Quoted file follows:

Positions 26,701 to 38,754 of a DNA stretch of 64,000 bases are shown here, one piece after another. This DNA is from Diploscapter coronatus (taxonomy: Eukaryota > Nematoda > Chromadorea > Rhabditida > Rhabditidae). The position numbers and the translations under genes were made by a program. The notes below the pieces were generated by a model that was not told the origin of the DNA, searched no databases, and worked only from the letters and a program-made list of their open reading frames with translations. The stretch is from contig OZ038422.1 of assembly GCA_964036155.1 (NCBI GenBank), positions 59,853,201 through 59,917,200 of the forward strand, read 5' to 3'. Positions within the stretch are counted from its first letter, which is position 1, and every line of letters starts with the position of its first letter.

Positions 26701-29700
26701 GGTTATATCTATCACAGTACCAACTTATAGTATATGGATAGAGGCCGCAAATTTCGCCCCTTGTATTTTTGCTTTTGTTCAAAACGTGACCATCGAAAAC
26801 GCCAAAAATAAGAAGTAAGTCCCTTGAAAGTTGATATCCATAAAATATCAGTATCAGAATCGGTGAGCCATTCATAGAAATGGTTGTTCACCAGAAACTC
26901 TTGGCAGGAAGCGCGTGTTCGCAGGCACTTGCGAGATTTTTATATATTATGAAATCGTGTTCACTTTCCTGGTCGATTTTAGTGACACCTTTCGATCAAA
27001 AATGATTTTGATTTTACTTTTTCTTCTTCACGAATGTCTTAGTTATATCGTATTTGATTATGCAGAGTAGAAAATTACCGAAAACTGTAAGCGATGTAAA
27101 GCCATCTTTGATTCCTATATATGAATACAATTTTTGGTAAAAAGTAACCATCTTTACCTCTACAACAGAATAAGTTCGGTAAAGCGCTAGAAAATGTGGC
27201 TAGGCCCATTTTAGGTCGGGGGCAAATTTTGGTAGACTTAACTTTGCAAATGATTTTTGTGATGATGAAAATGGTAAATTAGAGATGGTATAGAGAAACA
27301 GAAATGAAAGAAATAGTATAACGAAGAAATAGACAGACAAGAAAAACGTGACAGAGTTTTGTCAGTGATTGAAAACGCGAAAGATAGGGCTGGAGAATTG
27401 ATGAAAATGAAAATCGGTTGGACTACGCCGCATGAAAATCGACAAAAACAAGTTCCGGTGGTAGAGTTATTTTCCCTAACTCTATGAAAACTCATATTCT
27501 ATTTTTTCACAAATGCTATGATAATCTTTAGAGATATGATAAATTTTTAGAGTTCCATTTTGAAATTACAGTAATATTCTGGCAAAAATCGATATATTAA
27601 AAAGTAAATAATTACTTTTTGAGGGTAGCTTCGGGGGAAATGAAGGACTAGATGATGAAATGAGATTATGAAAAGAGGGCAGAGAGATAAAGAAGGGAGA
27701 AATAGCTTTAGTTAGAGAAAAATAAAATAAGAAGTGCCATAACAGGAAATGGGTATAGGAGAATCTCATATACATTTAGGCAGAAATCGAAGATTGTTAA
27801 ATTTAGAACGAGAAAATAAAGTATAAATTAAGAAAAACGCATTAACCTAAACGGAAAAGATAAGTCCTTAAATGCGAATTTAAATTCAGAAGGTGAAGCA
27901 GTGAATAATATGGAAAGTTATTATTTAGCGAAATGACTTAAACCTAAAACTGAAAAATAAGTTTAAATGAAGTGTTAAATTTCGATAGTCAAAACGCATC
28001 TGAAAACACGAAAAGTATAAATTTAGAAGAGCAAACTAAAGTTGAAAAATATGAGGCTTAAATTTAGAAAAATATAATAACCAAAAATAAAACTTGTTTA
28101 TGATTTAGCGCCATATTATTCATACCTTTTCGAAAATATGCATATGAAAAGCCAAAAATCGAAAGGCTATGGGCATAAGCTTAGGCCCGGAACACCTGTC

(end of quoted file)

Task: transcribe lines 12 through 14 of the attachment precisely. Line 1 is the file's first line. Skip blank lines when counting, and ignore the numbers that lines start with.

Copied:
27601 AAAGTAAATAATTACTTTTTGAGGGTAGCTTCGGGGGAAATGAAGGACTAGATGATGAAATGAGATTATGAAAAGAGGGCAGAGAGATAAAGAAGGGAGA
27701 AATAGCTTTAGTTAGAGAAAAATAAAATAAGAAGTGCCATAACAGGAAATGGGTATAGGAGAATCTCATATACATTTAGGCAGAAATCGAAGATTGTTAA
27801 ATTTAGAACGAGAAAATAAAGTATAAATTAAGAAAAACGCATTAACCTAAACGGAAAAGATAAGTCCTTAAATGCGAATTTAAATTCAGAAGGTGAAGCA